OTTAWA – Canada’s Supreme Court ruled October 18 that it will decide on the case of the government forcing a glue-sniffing addicted woman into treatment to protect her unborn child. A review is expected in the spring.

The decision comes in the case of a Winnipeg area woman who was ordered by a child welfare agency to seek treatment for her glue-sniffing addiction. The woman’s two older children had been born with brain damage after she continued to inhale glue vapours while pregnant.

A lower court said the Canadian Criminal Code does not recognize the unborn as a person, thereby allowing the woman to refuse treatment. The government-run child welfare agency, which had to care for women’s two children, appealed the lower court decision.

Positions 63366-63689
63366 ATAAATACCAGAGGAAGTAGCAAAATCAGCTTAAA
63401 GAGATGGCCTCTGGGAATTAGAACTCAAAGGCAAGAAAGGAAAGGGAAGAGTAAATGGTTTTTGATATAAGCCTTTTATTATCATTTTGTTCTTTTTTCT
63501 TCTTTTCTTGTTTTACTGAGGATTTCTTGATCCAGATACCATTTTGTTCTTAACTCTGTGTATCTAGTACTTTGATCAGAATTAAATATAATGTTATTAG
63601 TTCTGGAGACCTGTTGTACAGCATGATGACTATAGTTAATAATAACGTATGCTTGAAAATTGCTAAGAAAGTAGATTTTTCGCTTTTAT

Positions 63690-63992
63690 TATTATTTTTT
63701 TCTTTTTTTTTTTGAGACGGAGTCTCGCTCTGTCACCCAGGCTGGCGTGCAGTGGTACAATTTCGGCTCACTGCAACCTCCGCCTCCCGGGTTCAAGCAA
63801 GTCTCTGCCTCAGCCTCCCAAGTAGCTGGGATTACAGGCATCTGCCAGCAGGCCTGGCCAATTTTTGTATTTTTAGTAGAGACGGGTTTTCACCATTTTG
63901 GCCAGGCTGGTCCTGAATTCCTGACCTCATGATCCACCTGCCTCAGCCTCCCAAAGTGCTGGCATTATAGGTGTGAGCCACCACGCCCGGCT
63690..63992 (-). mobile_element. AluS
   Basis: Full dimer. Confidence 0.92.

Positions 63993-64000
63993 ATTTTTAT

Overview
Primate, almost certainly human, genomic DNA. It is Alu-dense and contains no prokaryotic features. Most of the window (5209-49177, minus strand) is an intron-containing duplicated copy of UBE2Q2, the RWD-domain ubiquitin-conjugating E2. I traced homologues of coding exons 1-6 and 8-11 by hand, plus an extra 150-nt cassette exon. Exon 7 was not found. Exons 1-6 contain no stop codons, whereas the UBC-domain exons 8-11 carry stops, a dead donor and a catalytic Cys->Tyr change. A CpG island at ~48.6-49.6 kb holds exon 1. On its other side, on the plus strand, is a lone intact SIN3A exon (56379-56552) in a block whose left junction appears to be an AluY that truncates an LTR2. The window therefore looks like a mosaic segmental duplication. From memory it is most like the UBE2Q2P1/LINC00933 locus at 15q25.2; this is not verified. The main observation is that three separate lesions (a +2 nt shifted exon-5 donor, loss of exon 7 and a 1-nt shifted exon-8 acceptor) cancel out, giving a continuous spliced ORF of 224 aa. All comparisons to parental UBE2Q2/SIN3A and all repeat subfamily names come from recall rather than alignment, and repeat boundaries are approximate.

In defending the woman’s right to refuse treatment, the Manitoba Court of Appeals ruled, “The mother’s right to sniff solvents may not seem of much importance, but we do not see how a court can select which conduct harmful to an unborn child should be restrained and which should not.”

The decision of the Supreme Court to hear the case has implications for pro-life supporters. The decision could impact on the abortion question if the court clarifies the legal status on the abortion question if the court clarifies the legal status of the unborn, and the care an expectant mother should provide for her preborn child.